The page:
It could be the title of one of those B-rated horror flicks, you know? The ones that come on at four AM and feature such film notables as creaking, slow-opening closets, dark, dank passageways, the requisite barn in the distance where wannabe victims seem to gravitate, and at least one female whose breasts bounce when she runs screaming into the night.
Usually she’s the first one to open the closet, venture down the passageway, and head straight for the barn and the axe-murderer lurking there.
One of these days I’ll write a horror novel using that premise: the two warring halves, a Jekyll/Hyde, only with keyboards and trackball mice instead of knives and potions.
Here’s the thing: I function daily with two halves of my whole warring with each other for dominance. One, the demanding Editor who’s anal as all-get-out. My other half, the creative Author, just wants to do things her way, and surprise! She’s also anal. Sometimes I can get Char A and Char E to behave and work together. Other days it’s a real comedy of errors:
Char A: Oh, this scene is perfect! It’s exactly the way I want it!
Char E (sniffing in disdain): I just read your hot mess. You used ‘that’ twice in the same sentence. Your description of the initial sex scene is appalling—I can’t even picture a body part bending at such an angle. And you wrote ‘her nibbles peppled,’ you dyslexic fiend.
Char A (lower lip quivering): Stop yelling at me! You’re just mean!
Char E: Stop echoing on exclamation points immediately.
Char A: But—but—they’re only in my mind! I didn’t put them down on paper!
Char E: Doesn’t matter because you’re a twit.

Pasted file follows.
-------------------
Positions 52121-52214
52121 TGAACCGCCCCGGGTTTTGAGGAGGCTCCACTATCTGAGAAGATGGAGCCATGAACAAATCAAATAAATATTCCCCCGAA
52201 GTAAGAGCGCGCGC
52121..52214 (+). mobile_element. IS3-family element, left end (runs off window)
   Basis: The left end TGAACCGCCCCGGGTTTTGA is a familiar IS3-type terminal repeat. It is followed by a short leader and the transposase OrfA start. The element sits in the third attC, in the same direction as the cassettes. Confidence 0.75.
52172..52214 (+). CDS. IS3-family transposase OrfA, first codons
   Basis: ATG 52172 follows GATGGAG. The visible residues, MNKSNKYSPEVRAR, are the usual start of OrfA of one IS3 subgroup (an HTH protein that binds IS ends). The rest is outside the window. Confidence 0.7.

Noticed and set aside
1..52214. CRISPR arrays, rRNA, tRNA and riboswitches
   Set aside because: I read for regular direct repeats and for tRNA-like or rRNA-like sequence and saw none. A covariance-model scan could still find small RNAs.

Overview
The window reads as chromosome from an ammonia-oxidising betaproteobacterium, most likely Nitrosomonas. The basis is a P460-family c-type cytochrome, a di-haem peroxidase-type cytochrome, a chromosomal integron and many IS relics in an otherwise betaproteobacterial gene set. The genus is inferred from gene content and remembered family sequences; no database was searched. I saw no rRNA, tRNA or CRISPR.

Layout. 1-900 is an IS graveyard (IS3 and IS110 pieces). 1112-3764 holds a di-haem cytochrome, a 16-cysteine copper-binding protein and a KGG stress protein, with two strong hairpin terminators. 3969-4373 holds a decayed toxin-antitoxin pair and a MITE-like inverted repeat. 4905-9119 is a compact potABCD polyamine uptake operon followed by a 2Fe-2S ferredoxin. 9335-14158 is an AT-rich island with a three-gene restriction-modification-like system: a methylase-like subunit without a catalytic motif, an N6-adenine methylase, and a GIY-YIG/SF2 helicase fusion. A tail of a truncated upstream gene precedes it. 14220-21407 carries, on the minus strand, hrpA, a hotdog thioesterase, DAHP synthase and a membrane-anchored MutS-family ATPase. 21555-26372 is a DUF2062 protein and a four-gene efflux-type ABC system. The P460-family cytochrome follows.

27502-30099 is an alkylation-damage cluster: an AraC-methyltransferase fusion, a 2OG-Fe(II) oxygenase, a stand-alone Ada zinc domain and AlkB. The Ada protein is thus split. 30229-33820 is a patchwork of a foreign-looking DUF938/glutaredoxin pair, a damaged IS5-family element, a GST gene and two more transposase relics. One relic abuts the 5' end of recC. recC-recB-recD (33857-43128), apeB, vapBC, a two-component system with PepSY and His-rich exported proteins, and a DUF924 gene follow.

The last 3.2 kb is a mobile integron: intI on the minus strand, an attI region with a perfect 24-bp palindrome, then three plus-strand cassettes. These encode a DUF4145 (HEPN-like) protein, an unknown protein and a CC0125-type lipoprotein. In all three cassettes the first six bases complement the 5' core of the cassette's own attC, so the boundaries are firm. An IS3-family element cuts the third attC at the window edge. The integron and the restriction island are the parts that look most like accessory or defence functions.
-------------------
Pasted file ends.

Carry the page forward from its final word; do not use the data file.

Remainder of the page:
And on it goes.
Authors who also edit will have their good days right along with the bad, the indifferent, and the Oh-God-I-Want-To-Shoot-Myself-For-Even-Thinking-It moments. Because we perform our editing jobs often alongside our own writing projects, we have to be careful the two worlds don’t collide or bleed into each other. It’s one of the reasons I try not to edit the same genre as I write, although sometimes it can’t be helped. Usually I schedule my writing days as far away from my editing duties as I can, because I value my sanity.
That doesn’t solve my own internal collision as Editor squares off with Author in The Mighty Mosh Pit of Wordage. Also known as my latest manuscript.
Author Char can bop along at a nice clip, getting those words out, building that scene, that chapter, those characters. Pages of it, flowing from her fingers onto the white screen of Untitled Document. Oh, Happy Happy Joy Joy! Then, she does a very stupid thing: she allows Editor Char in, usually because she has become distracted by the need for chocolate or she just stops typing and *gasp* Reads Her Own Words.
Uh-oh. Big mistake, boy howdy.
Editor Char is now in the driver’s seat and she’s a ruthless little so-and-so, especially when it comes to her Other Half. She can pick apart a chapter before Author Char can even unwrap that Hershey bar. In the blink of an eye she’s ripped half the scene away, stomped out most of the imagery, and flattened either Hero or Heroine—depending on which one offends her the most. Author Char is left with the dregs of a chapter she once smiled upon in glee, clutching melting chocolate in her trembling hand. And while she’s still huddled in the corner of her creativity, Editor Char has taken over the keyboard completely because according to her schedule, she’s got a first-round edit and two final galleys to work on in the next week.
Bye-Bye, Untitled Document, until further notice.
It’s probably just as well, because Author Char’s got to get her game on and come up with better ways to make Editor Char happy. No easy feat, I guarantee. But what doesn’t kill us makes us stronger, right?
Most of the time my halves work in harmony, blending their abilities when necessary and making each better. It might take me longer to get that manuscript written to the satisfaction of both A and E, but when it’s done it’s damned clean and pretty. Even if I have gone insane in the process.
Then again, this is a crazy business, suitable for only a select few. It’s like baseball; if it were easy, then everyone would do it.
Such is the dual life of the Author/Editor. Madness prevails.
Or, that could just be me.
Uh-oh, I just rhymed. I’d better backspace that out, before Char E comes after me, with Track Changes fully engaged.
She’d do it, you know. She’s the crazy one.